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A System To Cultivate The Musical Memory For Musicians.

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.38
MUSICAL MEMORY.
with the power of " playing at sight," for which the term is frequently loosely applied. It does not necessarily imply the power of performance at all. To read music means to hear mentally the sound of what is printed, just as our ability to read ordinary literature means our under­standing the language employed. And as our ability to read a foreign language depends upon our power to recall the meaning of every word, so our ability to read music depends upon our ability to recall the sounds which are represented by the signs before us, or to combine sounds which we have previously stored, into the new forms presented.
73.   The immense popularity of the piano, through the medium of which we are able to produce the accurate sounds of what is printed by associating the printed signs with the arrangement of notes on the keyboard, has made the power of reading music not absolutely necessary to the executant, and it has therefore unfortunately become a neglected power. Despite this fact, the possession of it must still be regarded as one of the chief distinguishing features of the musician, and he should be able to read his Bach, and his Beethoven, as the Greek scholar does his Homer, and the German his Schiller. If we then admit that one of the leading departments of musical education is the learning to read music— and in order that we may do this, a trained ear is the chief requisite— it seems obvious that from the very first, a certain amount of attention should be devoted to this branch of study, and that in every rational scheme of musical education, no unimportant place should be given to ear-training or a cultivation of the musical memory.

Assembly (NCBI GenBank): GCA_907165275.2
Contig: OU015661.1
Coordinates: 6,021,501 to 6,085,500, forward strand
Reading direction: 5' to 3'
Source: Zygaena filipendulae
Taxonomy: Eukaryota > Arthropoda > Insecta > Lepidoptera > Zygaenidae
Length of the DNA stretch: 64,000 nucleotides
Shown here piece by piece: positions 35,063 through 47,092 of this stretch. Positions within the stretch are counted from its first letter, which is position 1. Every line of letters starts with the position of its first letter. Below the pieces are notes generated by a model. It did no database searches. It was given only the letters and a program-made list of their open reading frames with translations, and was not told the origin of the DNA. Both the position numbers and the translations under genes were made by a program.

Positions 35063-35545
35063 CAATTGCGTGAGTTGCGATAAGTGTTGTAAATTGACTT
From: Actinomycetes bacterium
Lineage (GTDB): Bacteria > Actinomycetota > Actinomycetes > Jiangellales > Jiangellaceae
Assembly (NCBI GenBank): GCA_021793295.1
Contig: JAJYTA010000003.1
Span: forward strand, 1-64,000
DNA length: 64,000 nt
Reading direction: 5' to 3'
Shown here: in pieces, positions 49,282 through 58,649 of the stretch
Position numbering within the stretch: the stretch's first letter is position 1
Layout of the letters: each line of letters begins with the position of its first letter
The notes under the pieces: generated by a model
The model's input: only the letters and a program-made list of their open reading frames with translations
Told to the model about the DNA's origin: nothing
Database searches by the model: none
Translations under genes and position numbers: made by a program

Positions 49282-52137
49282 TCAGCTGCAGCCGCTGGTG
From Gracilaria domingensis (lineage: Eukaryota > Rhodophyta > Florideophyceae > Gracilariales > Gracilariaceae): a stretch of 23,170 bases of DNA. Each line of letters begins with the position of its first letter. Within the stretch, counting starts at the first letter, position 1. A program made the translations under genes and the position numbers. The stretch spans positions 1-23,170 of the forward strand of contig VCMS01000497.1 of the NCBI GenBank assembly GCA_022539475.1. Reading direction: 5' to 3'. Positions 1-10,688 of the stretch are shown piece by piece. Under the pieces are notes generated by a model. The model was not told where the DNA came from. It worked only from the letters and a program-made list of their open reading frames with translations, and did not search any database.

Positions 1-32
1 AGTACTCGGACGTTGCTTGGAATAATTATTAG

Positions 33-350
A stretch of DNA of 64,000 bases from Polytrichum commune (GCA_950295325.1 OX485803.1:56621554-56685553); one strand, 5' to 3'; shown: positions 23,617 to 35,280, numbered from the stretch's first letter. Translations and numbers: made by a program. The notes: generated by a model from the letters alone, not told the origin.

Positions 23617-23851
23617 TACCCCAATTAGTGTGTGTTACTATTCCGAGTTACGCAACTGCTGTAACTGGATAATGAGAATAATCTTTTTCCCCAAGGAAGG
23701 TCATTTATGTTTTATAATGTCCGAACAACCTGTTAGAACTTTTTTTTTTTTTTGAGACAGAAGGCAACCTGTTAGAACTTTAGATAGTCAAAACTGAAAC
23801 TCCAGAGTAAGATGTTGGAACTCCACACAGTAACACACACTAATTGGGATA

74.    The Correct Method of studying Harmony.—The vital necessity of such a mode of procedure, and a proof of its present neglect, is most obvious when the study of Harmony and those still more ad­vanced studies, which eventually lead to some form of musical composi­tion, are entered upon. No one will deny that all musical studies must appeal to the sense of hearing. Now, if Harmony is one of these, and the one which teaches us how to take correctly our first steps in musical composition—and this we believe it to be—its signs must ever suggest in the mind living sounds, and the moment the exercises become a skilful manipulation on paper of crotchets and quavers, and appeal merely to the understanding and not to the ear, the study loses its true character, and becomes largely a non-musical one, which to some extent might be pursued by the intelligent deaf and dumb. For the student to devote nearly his whole attention to the treatment of chords on paper, without being able to hear mentally what is written down, is the result of a method of harmony-teaching and examining very much in vogue in the present day, and which is in open defiance to that great principle of education which affirms that the Thing (in the present instance the sound), should be first perceived, and its Sign introduced afterwards. Unfortunately, our present method is to emphasize the sign at the expense of the sound, and to work Harmony exercises after the manner in which we play a game of chess. Our one object is to check-mate our opponent—the so-called teacher—by correctly resolving the discords and avoiding forbidden consecutives. When we have successfully accomplished this, we generally feel some not un-natural desire to hear what our exercise sounds Jike, and we
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